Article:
France's lower house of parliament appeared ready to approve a ban on burqa-like Islamic veils today, a move that is popular among French voters despite concerns from Muslim groups and human rights advocates.
The issue is potent in Europe: Several other countries have similar proposals in the works, including Belgium and Spain, and they are closely watching the bill's progress in France.
After Tuesday's vote, the ban on face-covering veils will go in September to the Senate, where it is also likely to pass. Its biggest hurdle will likely come after that, when France's constitutional watchdog scrutinizes it. Some legal scholars say there is a chance it could be deemed unconstitutional.
The main body representing French Muslims says face-covering veils are not required by Islam and not suitable in France, but it worries that the law will stigmatize Muslims in general.
France's has Europe's largest Muslim population, estimated to be about 5 million of the country's 64 million people. While ordinary headscarves are common, only about 1,900 women in France are believed to wear face-covering veils. Champions of the bill say they oppress women.
With the proposed ban, the government is also seeking to insist that integration is the only path for immigrant minorities. France has had difficulty integrating generations of immigrants and their children, as witnessed by weeks of rioting by youths, many of them minorities, in troubled neighborhoods in 2005.
At the National Assembly, the lower house, relatively few dissenters have spoken out about civil liberties or fears of fanning anti-Islam sentiment.
The niqab and burqa are generally seen here as a gateway to extremism and an attack on women's rights and secularism, a central value of modern-day France.
The full veil "is the banner of a sectarian ideology" and threatens "human dignity," the head of French women's rights group Ni Putes Ni Soumises, Sihem Habchi, wrote in an essay in Tuesday's Liberation daily.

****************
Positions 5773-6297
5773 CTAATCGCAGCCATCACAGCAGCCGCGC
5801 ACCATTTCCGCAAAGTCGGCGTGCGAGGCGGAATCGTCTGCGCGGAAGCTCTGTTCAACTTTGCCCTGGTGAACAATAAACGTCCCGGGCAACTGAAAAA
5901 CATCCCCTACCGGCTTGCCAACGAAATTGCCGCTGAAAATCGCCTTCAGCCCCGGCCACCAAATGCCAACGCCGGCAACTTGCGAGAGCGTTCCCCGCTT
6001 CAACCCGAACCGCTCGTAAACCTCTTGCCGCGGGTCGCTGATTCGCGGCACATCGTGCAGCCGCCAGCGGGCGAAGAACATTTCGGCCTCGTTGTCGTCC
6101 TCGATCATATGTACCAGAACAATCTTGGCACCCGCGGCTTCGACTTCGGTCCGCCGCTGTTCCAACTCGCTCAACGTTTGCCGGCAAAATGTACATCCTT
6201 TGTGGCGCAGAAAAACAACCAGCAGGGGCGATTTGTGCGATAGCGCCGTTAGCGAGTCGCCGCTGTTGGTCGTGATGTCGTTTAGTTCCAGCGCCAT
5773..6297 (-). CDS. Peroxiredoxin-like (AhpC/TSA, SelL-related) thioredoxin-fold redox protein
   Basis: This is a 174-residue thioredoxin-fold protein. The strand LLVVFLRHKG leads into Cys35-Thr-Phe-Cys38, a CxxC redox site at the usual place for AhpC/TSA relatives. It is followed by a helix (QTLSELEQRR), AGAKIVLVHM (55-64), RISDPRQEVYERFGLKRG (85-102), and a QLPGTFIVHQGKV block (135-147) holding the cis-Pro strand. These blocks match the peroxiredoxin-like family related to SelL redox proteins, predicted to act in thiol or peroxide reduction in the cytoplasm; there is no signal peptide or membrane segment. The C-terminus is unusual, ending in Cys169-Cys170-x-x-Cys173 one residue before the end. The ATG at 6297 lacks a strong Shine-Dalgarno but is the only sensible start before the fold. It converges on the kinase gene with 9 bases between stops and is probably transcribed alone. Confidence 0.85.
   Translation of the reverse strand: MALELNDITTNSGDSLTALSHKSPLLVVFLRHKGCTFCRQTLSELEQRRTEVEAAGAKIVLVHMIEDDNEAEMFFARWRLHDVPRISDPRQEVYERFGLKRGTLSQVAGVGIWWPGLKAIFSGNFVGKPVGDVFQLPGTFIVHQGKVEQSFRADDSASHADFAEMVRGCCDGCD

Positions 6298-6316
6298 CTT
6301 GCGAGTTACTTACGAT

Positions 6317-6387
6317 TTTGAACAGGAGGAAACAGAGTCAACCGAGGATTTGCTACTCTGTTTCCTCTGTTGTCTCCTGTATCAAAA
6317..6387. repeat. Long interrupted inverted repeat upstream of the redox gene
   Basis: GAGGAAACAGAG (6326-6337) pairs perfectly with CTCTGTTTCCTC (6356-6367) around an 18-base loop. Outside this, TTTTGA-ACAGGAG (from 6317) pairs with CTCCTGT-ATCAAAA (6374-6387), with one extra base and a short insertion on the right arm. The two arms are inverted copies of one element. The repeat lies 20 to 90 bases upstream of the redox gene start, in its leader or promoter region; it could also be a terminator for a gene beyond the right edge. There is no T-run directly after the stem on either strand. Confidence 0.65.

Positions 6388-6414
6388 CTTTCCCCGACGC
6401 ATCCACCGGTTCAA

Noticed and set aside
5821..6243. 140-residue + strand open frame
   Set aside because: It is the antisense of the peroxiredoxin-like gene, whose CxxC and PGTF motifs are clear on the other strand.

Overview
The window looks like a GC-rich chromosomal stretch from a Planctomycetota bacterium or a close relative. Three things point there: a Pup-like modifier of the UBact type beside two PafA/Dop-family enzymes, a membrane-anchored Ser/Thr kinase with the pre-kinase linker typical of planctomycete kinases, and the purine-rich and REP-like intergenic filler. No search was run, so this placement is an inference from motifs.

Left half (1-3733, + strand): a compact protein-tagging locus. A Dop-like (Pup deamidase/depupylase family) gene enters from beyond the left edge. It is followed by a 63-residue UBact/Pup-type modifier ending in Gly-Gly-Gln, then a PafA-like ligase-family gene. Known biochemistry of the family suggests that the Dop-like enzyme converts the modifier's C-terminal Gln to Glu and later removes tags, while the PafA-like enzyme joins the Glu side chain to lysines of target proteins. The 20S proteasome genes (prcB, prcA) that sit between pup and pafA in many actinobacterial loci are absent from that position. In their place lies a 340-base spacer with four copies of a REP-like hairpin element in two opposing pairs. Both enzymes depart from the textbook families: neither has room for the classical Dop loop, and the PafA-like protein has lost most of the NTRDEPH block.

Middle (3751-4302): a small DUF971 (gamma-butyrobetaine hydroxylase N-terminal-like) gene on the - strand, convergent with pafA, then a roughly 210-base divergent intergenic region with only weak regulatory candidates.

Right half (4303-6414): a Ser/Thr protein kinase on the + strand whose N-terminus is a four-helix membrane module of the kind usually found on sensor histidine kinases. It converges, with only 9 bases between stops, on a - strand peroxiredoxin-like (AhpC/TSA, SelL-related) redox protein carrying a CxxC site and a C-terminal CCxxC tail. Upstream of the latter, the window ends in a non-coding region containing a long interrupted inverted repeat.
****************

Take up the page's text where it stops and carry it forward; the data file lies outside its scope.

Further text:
Critics say the proposed ban is a cynical ploy by conservative French President Nicolas Sarkozy's government to attract far-right voters.
Discussions in France have dragged on for more than a year, since Sarkozy declared in June 2009 that the burqa is "not welcome" in France.
In March, France's highest administrative body, the Council of State, warned that the law could be found unconstitutional.
The legislation would forbid face-covering Muslim veils in all public places in France — even in the street. It calls for €150 fines or citizenship classes, or both.
The bill is also aimed at husbands and fathers — anyone convicted of forcing someone else to wear the garb risks a year of prison and a €30,000 fine, with both penalties doubled if the victim is a minor.
Officials have taken pains to craft language that does not single out Muslims. While the proposed legislation is colloquially referred to as the "anti-burqa law," it is officially called "the bill to forbid concealing one's face in public."
It refers neither to Islam nor to veils. Officials insist the law against face-covering is not discriminatory because it would apply to everyone, not just Muslims. Yet they cite a host of exceptions, including motorcycle helmets, or masks for health reasons, fencing, skiing or carnivals.
Anticipating a ban on the veils, an entrepreneur who tried to run for president in 2007, Rachid Nekkaz, is creating a fund to pay the fines of anyone caught wearing a niqab or burqa.
While he says he opposes the full veils, he says a ban would be anti-democratic, and he is creating the fund "so that my country is not the disgrace of the whole world."
In Cairo, Islamic scholar Abdelmotie Bayoumi said a French ban would not violate Islamic law, but would violate personal freedoms.
"The niqab has no strong legitimacy based on Quran or in examples from the Prophet's life that makes it a religious imposition on women. A Muslim woman wears the niqab not because of religious duty, but as a personal freedom," said Bayoumi, whose books include "Contemporary Testimonies," about the full-face veil.Reuse content